For Hicham Yezza, May 14 is a day he can never forget. It was the day his life and his family’s were shattered because of Britain’s draconian anti-terror laws. “Aspects of my life that would have been seen as commendable in others were suddenly viewed as suspect in my case for no apparent reason other than my religious and ethnic background,” Yezza writes in an article in the Guardian on August 18.
The Algerian-born was arrested on suspicion of “instigating, preparing and commissioning” acts of terrorism. The charges revolve around his possession of a document called “Al-Qaeda Training Manual” which a friend of his downloaded from the internet. “Rizwaan Sabir, a politics student friend of mine (who was also arrested), had downloaded the file from the US Justice Department website while conducting research on terrorism for his upcoming PhD. “An extended version of the same document (which figures on the politics department’s official reading list) was also available on Amazon.” Sabir sent a copy of the document to Yezza, who edits a political magazine, as he usually does with all his research materials.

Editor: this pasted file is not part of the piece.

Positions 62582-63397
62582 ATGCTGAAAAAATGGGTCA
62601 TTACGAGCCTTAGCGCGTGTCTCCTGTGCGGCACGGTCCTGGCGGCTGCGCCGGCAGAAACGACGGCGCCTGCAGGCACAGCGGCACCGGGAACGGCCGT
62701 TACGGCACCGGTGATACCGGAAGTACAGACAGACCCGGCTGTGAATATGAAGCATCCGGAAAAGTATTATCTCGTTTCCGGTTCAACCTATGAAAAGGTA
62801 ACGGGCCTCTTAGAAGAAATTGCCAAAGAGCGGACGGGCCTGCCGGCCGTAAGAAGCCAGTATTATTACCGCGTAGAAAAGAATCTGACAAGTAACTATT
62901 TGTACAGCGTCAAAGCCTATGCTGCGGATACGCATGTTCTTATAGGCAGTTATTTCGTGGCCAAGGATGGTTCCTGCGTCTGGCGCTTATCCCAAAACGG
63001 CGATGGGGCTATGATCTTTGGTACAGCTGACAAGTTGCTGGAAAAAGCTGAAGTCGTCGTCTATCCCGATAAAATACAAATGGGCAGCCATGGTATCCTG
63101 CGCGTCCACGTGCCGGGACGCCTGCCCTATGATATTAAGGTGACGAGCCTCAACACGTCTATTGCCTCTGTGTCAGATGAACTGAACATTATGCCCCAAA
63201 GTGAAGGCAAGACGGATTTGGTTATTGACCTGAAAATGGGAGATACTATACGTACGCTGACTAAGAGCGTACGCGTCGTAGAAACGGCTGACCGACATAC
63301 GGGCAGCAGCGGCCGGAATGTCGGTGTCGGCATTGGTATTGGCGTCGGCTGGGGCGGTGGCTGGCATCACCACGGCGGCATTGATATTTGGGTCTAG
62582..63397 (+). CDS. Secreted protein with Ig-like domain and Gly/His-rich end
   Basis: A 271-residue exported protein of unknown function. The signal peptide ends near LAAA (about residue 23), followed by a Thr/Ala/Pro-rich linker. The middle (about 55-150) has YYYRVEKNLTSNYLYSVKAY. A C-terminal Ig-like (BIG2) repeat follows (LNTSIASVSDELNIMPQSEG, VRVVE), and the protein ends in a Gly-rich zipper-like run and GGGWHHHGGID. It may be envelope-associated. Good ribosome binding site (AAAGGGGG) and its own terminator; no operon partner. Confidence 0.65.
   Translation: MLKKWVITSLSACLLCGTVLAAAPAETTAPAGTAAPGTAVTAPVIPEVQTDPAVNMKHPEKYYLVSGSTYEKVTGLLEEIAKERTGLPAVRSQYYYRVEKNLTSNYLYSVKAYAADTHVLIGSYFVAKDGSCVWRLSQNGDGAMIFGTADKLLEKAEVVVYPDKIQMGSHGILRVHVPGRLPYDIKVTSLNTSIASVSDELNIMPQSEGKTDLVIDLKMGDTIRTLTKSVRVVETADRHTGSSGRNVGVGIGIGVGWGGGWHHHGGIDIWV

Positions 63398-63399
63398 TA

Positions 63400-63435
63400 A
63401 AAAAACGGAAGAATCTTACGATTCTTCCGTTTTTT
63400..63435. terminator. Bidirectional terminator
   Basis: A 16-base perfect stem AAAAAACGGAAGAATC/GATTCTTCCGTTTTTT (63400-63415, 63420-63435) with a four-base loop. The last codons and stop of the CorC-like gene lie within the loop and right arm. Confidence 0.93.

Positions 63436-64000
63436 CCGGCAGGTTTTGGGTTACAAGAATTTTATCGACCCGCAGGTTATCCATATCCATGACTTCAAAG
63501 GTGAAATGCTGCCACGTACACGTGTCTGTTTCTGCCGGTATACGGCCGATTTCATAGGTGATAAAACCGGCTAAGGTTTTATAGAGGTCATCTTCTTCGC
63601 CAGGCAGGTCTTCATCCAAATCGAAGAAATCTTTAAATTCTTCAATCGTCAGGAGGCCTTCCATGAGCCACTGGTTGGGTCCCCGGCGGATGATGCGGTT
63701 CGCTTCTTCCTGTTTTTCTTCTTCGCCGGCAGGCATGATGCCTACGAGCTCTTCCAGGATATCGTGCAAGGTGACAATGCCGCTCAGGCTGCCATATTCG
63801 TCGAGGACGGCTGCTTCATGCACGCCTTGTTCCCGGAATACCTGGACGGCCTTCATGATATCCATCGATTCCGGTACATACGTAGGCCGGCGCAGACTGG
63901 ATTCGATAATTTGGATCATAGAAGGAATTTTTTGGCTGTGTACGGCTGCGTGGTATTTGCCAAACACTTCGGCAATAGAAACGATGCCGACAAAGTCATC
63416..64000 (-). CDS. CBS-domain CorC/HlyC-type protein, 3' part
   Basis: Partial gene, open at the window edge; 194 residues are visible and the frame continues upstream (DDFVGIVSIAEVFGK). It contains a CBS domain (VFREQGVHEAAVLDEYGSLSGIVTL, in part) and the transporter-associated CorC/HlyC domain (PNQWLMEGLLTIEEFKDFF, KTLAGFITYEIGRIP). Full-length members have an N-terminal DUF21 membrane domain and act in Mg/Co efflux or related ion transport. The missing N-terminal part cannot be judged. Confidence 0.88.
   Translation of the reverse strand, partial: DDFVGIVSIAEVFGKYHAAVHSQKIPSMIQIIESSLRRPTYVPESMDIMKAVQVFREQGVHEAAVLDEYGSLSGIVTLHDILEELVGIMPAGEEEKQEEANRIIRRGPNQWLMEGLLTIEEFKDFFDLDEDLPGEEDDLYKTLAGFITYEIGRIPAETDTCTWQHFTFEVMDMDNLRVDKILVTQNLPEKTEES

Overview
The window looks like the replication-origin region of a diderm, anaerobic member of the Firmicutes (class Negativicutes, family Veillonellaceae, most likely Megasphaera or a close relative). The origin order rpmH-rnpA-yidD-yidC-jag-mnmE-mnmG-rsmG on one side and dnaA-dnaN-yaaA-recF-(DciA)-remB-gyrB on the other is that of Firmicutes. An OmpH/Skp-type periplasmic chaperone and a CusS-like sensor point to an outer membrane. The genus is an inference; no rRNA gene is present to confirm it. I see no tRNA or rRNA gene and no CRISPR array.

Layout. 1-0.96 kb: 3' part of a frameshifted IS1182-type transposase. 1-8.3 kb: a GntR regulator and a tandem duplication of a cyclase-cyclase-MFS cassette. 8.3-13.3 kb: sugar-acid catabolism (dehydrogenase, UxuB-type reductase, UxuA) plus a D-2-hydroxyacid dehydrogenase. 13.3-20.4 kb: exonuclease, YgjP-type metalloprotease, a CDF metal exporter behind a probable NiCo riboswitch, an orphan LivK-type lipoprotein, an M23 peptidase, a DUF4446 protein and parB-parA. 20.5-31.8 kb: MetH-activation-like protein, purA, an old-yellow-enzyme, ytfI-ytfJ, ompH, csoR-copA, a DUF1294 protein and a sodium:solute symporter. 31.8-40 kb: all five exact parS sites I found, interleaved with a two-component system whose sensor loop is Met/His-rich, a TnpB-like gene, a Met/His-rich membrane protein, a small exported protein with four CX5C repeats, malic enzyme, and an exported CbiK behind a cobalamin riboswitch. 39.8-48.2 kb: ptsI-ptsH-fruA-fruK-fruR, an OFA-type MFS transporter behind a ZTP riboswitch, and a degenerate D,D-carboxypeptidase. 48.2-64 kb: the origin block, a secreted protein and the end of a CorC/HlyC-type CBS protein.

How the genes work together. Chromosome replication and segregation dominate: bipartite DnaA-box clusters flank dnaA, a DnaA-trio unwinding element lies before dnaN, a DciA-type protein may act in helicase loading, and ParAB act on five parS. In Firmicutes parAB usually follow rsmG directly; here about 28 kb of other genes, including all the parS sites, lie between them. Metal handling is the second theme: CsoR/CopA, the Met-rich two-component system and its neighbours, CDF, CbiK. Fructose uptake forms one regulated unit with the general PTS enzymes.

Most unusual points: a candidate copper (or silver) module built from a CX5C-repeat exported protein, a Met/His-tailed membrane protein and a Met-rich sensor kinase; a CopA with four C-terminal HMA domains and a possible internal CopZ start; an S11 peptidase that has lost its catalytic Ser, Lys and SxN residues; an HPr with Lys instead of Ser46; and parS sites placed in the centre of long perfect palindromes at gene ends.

“I underwent 20 hours of vigorous interrogation while entire days were being completely wasted by the police micro-examining every detail of my life: my political activism, my writings, my work in theatre and dance, my love life, my photography, my cartooning, my magazine subscriptions, my bus tickets.” After six days in custody, Yezza was released without charges. But his life has never become the same. “Lives are shattered, jobs are lost, marriages are destroyed, minds are damaged, friends and families are traumatized – often irrevocably so,” he writes.